In addition, the process may further comprise determining from the spatial sound information the presence of an individual sound source within the auditory field of view of the virtual microphone over a given time interval and modifying the virtual microphone trajectory in accordance with the determined sound source presence. The trajectory may be modified so as to substantially maintain the presence of a selected sound source within the auditory field of view of the virtual microphone.

Additionally or alternatively, the process may further comprise determining from the spatial sound information the saliency of an individual sound source and modifying the virtual microphone trajectory in accordance with the determined sound source saliency. In addition, the virtual microphone trajectory may be modified so as to substantially maintain a selected sound source within the auditory field of view of the virtual microphone, the sound source being selected in dependence on the saliency of the sound source.

According to another embodiment, there is provided a computer program product comprising a plurality of computer readable instructions that when executed by a computer cause that computer to perform the method of the first embodiment. The computer program is preferably embodied on a program carrier.

According to yet another embodiment, there is provided an audio signal processor comprising a first input for receiving a plurality of input audio signals from a plurality of microphones forming a microphone array, a second input for receiving a motion input signal representation of the motion of the microphone array, a data processor arranged to perform the method of the first embodiment and an output for providing the generated audio output signal.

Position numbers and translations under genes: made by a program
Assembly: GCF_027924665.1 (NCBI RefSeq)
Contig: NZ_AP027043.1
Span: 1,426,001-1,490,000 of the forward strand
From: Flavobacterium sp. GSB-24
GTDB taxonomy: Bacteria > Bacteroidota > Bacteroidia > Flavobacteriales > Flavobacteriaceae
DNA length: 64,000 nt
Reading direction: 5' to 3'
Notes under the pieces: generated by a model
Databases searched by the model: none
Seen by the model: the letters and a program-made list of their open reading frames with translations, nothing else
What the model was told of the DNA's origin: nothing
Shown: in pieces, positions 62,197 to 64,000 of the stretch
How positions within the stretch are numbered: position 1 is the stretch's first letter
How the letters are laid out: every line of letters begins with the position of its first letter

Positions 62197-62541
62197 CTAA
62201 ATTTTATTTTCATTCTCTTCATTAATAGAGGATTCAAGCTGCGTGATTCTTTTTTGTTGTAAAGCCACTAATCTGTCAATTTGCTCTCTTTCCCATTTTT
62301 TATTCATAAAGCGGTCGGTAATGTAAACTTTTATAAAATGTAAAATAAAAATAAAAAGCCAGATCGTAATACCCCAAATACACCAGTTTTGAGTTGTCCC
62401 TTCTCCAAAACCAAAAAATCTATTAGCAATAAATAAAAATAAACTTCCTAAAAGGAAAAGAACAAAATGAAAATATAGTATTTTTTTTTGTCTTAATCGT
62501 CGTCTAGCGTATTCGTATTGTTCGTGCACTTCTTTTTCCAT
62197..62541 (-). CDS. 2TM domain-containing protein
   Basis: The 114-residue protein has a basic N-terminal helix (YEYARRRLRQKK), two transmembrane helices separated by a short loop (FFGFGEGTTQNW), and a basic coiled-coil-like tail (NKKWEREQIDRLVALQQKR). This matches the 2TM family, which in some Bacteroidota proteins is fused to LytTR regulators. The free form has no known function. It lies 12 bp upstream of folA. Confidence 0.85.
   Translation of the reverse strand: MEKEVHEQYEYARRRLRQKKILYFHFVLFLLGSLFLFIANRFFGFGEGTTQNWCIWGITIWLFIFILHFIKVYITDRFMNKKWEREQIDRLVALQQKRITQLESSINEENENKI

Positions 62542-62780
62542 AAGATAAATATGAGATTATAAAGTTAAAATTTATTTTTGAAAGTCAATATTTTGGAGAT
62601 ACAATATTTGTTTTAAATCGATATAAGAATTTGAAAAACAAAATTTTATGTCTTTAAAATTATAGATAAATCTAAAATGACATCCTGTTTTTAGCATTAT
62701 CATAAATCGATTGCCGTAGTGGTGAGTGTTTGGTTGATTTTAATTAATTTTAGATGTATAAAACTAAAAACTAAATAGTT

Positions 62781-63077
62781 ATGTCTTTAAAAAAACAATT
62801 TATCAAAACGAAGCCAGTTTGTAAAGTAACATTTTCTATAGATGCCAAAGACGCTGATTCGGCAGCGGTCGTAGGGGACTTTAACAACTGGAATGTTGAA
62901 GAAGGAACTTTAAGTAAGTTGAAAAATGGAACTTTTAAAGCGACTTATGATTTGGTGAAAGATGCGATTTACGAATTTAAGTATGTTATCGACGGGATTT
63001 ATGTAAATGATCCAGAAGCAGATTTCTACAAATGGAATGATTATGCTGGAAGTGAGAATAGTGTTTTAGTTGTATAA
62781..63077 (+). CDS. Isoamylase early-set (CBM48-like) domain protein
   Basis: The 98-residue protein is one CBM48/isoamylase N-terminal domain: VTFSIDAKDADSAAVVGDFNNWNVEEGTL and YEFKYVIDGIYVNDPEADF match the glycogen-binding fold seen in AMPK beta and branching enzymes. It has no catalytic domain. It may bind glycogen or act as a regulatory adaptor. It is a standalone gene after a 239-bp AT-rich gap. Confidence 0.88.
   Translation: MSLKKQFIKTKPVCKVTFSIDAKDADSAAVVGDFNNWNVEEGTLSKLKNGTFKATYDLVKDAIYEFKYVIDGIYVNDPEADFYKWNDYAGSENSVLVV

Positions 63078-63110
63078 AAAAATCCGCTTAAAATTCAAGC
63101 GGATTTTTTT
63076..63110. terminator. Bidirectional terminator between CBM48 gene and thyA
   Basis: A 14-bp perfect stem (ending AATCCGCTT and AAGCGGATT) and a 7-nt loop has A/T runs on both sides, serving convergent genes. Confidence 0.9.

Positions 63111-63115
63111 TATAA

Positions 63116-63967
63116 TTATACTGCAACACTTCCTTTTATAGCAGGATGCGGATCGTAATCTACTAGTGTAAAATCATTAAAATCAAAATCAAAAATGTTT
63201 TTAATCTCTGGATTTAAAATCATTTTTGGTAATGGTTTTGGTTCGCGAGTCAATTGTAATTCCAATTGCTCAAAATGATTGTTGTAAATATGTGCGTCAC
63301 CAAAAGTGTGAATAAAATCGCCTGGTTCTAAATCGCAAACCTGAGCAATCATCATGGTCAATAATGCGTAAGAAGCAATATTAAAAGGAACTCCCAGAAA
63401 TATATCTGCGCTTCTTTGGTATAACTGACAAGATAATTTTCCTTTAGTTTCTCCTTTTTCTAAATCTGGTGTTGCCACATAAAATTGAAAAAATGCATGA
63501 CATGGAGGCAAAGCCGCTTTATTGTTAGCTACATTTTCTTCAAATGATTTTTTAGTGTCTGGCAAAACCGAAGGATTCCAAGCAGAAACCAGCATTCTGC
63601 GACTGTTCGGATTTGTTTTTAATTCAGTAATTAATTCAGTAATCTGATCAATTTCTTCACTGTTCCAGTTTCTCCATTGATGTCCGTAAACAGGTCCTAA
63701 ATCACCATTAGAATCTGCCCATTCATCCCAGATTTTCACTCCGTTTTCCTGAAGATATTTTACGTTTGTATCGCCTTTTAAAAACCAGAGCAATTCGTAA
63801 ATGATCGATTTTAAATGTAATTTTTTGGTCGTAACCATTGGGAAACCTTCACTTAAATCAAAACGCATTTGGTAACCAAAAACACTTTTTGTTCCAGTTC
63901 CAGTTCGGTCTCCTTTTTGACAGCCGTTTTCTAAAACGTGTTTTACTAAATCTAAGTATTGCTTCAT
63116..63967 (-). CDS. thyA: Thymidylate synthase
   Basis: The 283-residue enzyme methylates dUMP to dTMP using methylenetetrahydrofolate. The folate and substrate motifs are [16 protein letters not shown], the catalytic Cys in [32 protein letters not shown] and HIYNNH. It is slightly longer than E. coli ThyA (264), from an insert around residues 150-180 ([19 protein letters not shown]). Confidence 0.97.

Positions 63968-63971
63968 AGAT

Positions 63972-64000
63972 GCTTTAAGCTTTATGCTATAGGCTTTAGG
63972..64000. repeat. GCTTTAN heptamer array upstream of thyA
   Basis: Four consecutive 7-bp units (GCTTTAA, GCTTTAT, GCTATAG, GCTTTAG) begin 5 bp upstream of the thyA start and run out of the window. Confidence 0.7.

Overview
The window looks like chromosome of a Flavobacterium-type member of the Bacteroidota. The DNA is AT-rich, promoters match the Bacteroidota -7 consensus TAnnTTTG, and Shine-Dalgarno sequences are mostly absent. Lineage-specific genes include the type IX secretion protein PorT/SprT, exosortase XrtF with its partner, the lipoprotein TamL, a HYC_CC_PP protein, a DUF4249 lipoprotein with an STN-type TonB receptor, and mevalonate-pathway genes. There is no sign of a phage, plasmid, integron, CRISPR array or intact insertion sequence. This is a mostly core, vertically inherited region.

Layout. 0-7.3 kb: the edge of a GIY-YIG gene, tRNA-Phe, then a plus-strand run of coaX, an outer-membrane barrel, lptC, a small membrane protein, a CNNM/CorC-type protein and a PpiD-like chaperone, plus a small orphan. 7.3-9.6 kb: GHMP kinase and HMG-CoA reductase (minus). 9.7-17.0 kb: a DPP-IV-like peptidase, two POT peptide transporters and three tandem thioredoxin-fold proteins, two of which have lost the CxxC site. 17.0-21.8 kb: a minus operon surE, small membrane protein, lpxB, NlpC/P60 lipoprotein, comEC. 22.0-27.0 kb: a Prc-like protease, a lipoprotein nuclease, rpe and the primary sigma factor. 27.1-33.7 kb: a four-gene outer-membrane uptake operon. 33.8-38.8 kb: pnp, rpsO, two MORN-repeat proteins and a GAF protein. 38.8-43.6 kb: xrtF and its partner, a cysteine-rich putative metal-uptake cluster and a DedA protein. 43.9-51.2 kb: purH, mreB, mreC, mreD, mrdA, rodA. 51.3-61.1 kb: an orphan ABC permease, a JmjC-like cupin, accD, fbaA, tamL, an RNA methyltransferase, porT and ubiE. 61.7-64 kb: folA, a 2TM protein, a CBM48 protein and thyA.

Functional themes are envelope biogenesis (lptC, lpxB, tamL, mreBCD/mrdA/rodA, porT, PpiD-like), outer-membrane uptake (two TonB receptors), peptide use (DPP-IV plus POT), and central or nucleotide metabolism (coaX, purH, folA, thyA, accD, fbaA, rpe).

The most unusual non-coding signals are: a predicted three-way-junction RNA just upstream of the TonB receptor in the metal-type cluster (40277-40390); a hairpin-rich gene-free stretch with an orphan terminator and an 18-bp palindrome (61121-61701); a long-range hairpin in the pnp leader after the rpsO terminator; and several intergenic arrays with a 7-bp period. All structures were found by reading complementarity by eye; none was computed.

According to another embodiment, there is provided an audio signal generating system comprising a microphone array comprising a plurality of microphones, each microphone being arranged to provide an input audio signal, a motion sensor arranged to provide a motion input signal representation of the motion of the microphone array and an audio signal processor according to the third embodiment.

It should be emphasised that the above-described embodiments are merely examples of the disclosed system and method. Many variations and modifications may be made to the above-described embodiments. All such modifications and variations are intended to be included herein within the scope of this disclosure.

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Classifications
U.S. Classification381/92, 348/169, 381/104, 381/122, 367/104
International ClassificationH04R1/02, G03B31/00, H04R1/40, H04R5/027, H04R3/00
Cooperative ClassificationH04R5/027, H04R1/406
European ClassificationH04R5/027, H04R1/40C